In a ceremony that was held atTyelimhlophe Agricultural School in Mount Frere, the MEC for Education Mandla Makupula handed over seven bakkies to seven agricultural high schools, with the host school also received farming tools including work suites and boots for the learners.
During his Policy and Budget Speech Breakfast held at the East London Golf Course earlier in the year, the MEC spoke of reviving and giving support to Agricultural Schools in the Province. According to the MEC, this hand over marks the beginning of many projects to come that will assist in developing these schools and ensuring that adequate teaching and learning material as well as proper infrastructure is available.
Speaking on the Infrastructure, Director of Infrastructure from Head Office, Mr. Tshepo. Pefole, highlighted that fencing for some of these schools has been procured and would be installed soon. He said that was done to secure the premises and avoid damage to property. The following are schools that benefited and are recipients of the vehicles: Palmerton, Moshesh, Arthur Mfebe, Tyelimhlophe, Frank Zibi, Moorosi and Phandulwazi High School.
Communications had an opportunity to speak to farm Managers and Principals of these schools and this is what they had to say:
Mr. X. Nomnqa, Farm Manager at Phandulwazi Agriculltural High School said that it was encouraging to see such development taking place in their school. ‘It gives us hope that the department is with us in whatever we are doing”.
Phandulwazi High School produces products such as eggs, broilers, piggery, milk and crop production. A portion of the produce is taken to the school for school nutrition purposes, they also supply five primary schools from surrounding areas with milk.
“Having these bakkies is a very big relief to be able to take our products from one point to another especially the communities we work with”, said Nomnqa.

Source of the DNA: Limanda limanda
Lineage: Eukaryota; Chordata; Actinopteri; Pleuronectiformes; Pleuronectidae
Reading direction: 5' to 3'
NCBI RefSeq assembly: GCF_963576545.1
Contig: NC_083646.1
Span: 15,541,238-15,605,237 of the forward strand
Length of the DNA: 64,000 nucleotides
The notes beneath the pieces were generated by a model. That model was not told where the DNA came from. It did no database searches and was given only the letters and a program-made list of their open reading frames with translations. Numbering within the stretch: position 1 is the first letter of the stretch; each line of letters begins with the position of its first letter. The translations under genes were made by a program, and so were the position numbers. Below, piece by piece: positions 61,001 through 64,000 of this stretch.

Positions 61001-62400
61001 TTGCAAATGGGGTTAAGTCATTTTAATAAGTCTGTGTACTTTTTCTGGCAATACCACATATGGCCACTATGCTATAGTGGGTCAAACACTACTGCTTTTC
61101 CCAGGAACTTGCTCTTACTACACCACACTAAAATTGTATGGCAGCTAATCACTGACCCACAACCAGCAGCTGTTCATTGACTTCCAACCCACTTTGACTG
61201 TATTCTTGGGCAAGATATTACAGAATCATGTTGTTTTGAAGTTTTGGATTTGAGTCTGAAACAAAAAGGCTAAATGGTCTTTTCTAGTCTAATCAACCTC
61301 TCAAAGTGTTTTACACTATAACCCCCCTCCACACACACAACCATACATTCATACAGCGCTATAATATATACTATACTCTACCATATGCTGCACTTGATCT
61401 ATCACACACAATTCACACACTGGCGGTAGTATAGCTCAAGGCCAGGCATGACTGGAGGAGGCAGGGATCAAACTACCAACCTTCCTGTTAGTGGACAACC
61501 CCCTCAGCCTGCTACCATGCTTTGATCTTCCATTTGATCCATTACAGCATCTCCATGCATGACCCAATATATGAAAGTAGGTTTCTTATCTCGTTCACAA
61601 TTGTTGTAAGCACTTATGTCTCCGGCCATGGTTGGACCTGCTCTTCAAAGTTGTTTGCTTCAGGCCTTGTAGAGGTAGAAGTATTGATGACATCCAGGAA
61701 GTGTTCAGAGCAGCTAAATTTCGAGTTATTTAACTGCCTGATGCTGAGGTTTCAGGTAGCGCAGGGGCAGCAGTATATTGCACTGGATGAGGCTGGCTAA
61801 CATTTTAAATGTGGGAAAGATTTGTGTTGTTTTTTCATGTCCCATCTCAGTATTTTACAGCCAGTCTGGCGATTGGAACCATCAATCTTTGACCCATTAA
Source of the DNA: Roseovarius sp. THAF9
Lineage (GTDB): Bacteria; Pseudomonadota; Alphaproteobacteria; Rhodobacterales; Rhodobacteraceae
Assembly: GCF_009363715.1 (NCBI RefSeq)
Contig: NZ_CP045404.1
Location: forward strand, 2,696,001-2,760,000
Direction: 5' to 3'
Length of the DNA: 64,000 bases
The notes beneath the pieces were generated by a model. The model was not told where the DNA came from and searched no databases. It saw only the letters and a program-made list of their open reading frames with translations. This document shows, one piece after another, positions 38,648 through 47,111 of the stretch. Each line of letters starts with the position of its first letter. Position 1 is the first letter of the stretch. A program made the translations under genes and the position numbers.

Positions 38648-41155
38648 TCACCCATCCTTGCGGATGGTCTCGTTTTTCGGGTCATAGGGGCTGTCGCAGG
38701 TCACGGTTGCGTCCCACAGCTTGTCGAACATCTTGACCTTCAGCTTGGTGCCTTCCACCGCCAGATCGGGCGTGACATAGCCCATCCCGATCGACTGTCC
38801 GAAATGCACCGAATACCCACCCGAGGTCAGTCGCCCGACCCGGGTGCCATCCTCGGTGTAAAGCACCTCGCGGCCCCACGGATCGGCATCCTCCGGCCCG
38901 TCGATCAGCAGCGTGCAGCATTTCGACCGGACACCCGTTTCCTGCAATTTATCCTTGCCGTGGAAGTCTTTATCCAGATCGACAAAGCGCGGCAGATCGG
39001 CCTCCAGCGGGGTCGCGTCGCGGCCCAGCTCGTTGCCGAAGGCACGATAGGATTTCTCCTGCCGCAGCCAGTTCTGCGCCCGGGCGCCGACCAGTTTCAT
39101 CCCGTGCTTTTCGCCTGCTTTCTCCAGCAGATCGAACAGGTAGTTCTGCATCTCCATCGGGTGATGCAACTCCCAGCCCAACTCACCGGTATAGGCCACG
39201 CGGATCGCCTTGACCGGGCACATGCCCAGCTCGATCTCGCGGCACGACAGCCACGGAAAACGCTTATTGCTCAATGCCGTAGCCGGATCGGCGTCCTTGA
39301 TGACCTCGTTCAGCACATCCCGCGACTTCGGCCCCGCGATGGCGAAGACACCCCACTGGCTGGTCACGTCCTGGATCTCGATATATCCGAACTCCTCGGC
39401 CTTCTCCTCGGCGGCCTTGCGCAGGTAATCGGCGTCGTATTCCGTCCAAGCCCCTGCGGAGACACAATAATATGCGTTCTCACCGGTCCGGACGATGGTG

In as much as schools are appreciative of this gesture, they did raise concerns that affect teaching and learning specifically in Agricultural Schools. These range from lack of skilled, experienced and qualified Agriculture teachers to learners doing the subject for the first time in high school and finding it difficult to grasp content and fully understand the concepts.
Mr. Kambi Vela, a principal from Arthur Mfebe Agricultural School suggested that, Agriculture should be introduced in the foundation and intermediate phases. “This will assist learners to adapt and establish themselves in the tune of the high schools”, said Vela.
Learners who encounter Agriculture for the first time in high school sometimes reach matric having no comprehension of the subject and this has an effect in producing quality matric results; this is a predicament that almost all farm managers raised as a challenged they are faced with in their schools. “Introducing Agriculture even in primary schools will give learners a solid foundation and this will eliminate these struggles”.
Mr. Gqada, said “We welcome and appreciate this initiative by the department as it has been a long time schools have been struggling”. He also highlighted the challenge of unavailability of water and acknowledged that water is a scarce resource butsometimes the absence thereof is due to old bore holes that need to be revived; Also the employment of teachers specializing in Agricultural Sciences who will possess the content needed to teach the subject.